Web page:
There are better prospects on the right for the first South Asian to sit on council in nearly half a century or for the first Filipino to win a council seat. But this would depend primarily on the NPA winning a majority slate which in turn depends on how fractured the vote is on the left.
Meanwhile back on the left, the prospect of a diverse candidate winning a seat depends on how voters pick and choose between the various progressive parties and their favourite independents.
In both scenarios, it seems unlikely that more than one or two diverse candidates squeak through onto the council, if any do at all.
Diverse candidates often finish near or at the bottom of their respective slates, regardless of how prominent they are within their own communities. A telling example was in 2008, when the lone Vision councillor out of eight on the slate who failed to win a seat was Kashmir Dhaliwal, the former president of the Khalsa Diwan Society (Ross Street Sikh Temple). Despite being a power broker within one of B.C.’s biggest Sikh temples, and one with a very politically active congregation, Dhaliwal still was the only Vision candidate that fell short of being elected.
In the upcoming 2019 federal election we will likely be hearing (to the brink of nausea) of how "diversity is our strength". And unfortunately, this catchphrase will be misused repeatedly on the campaign trail to gloss over the mediocre performance of some of the federal Liberal government’s ministers—I am not someone who advocates for diversity if only for the sake of its pleasing optics.
But I do believe increased ethnic representation on Vancouver’s city council can provide, if not new solutions, then at least new empathy for issues like immigration settlement and mental health issues, Chinatown’s heritage preservation, Punjabi market development, seniors' housing, housing for multigenerational families, and any number of other Vancouver-centric issues that also go beyond mere "ethnic issues".
So I am going to make a bold suggestion and add some additional—though I believe manageable complexity—into this election by suggesting voters give extra consideration to diversity, perhaps even conscientiously allocating those last two or three votes to diverse candidates once you have selected your slates.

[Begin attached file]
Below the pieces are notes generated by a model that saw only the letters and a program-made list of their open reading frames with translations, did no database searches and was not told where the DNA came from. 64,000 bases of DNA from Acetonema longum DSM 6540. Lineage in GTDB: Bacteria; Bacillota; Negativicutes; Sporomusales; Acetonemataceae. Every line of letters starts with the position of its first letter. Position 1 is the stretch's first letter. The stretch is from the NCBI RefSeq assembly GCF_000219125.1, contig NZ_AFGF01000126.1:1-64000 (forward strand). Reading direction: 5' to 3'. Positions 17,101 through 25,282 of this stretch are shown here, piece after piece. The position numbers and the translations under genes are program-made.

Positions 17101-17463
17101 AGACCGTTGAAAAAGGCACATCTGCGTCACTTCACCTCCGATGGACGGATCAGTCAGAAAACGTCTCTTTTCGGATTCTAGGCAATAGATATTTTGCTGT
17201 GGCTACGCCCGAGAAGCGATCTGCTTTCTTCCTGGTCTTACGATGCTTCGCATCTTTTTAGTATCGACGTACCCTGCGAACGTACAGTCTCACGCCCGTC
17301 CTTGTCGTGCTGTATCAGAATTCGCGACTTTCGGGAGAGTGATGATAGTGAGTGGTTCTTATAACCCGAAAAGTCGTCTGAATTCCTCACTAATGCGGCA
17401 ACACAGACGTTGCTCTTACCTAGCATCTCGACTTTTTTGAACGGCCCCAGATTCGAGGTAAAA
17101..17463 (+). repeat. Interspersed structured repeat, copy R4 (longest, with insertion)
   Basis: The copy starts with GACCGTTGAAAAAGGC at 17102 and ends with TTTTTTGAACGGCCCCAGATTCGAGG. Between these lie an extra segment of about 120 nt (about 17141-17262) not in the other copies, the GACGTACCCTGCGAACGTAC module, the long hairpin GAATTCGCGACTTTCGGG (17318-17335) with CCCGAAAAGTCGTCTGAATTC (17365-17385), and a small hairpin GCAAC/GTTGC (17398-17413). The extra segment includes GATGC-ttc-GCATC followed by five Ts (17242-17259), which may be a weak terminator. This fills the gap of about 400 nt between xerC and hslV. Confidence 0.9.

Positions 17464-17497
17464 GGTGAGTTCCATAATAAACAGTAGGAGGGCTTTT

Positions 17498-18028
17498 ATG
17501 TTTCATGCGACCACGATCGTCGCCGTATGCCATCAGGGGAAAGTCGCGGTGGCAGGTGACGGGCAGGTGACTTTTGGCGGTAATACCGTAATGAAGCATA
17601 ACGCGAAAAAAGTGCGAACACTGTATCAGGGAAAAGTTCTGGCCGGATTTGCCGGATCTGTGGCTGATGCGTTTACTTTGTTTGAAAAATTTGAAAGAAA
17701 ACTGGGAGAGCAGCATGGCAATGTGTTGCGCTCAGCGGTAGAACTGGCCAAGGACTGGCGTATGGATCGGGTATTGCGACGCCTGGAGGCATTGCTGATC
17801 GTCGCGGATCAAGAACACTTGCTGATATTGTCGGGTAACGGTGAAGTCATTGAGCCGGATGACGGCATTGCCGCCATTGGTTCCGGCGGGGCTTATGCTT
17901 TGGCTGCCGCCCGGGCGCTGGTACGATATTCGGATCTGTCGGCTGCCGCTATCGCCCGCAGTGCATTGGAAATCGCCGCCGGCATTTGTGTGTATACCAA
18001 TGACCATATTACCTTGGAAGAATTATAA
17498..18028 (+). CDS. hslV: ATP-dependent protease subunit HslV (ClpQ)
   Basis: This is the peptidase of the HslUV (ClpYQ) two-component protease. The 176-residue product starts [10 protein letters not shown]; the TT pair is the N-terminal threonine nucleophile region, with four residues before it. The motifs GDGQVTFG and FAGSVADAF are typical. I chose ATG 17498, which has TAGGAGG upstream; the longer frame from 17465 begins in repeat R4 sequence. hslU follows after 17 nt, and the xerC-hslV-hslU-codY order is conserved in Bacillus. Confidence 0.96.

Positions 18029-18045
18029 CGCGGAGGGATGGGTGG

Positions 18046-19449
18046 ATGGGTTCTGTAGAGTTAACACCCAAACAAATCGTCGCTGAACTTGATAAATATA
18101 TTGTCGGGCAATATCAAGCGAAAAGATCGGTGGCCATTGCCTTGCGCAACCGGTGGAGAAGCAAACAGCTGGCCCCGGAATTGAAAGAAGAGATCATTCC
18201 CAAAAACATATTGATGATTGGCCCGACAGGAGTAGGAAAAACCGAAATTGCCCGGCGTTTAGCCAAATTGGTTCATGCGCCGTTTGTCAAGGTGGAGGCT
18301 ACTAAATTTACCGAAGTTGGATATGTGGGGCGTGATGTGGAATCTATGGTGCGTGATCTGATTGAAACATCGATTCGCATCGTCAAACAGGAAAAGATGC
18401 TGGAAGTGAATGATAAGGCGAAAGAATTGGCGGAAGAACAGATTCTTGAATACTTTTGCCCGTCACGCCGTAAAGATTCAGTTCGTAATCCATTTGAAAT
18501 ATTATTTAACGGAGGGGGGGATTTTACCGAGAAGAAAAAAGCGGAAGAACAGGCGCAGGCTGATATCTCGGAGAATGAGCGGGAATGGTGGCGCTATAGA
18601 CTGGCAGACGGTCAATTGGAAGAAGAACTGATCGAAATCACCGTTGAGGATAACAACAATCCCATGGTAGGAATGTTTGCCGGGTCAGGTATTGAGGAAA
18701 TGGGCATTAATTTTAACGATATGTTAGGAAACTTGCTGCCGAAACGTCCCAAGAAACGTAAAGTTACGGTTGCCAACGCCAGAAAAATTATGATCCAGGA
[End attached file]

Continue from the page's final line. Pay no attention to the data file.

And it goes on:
There are many interesting "on-the-bubble" candidates who can provide a new voice to the civic arena. Many are even new to politics but have been successful in other areas.
These votes need not go to candidate(s) from a particular ethnic community, rather I suggest a vote on an under-represented issue. Here are a list of some of these issues and a corresponding candidate campaigning on its behalf:
- Addressing loneliness via intergenerational housing: Abubakar Khan
- Cleaner streets: Erin Shum
- Voting rights for permanent residents: Taqdir Bhandal
- Reclaiming rental housing from AirBnB: Rohana Rezel
- Small business taxes: Brinder Bains
- Inner-city mentorship: David Wong
- Safer streets: Nycki Basra
- Small business growth: JoJo Quimpo
- Business red tape and innovation: David Grewal
- Opioid addiction: Jaspreet Virdi
Vancouver’s housing crisis has crowded out other issues worthy of attention in this election—these candidates are bringing forth awareness and solutions for some of these.
And in a city where half the population is foreign-born and becoming more diverse over time, these crossover candidates will be vital connectors between Vancouver’s communities.
While it is hard to put a value on that, it seems clearly worth a vote or two.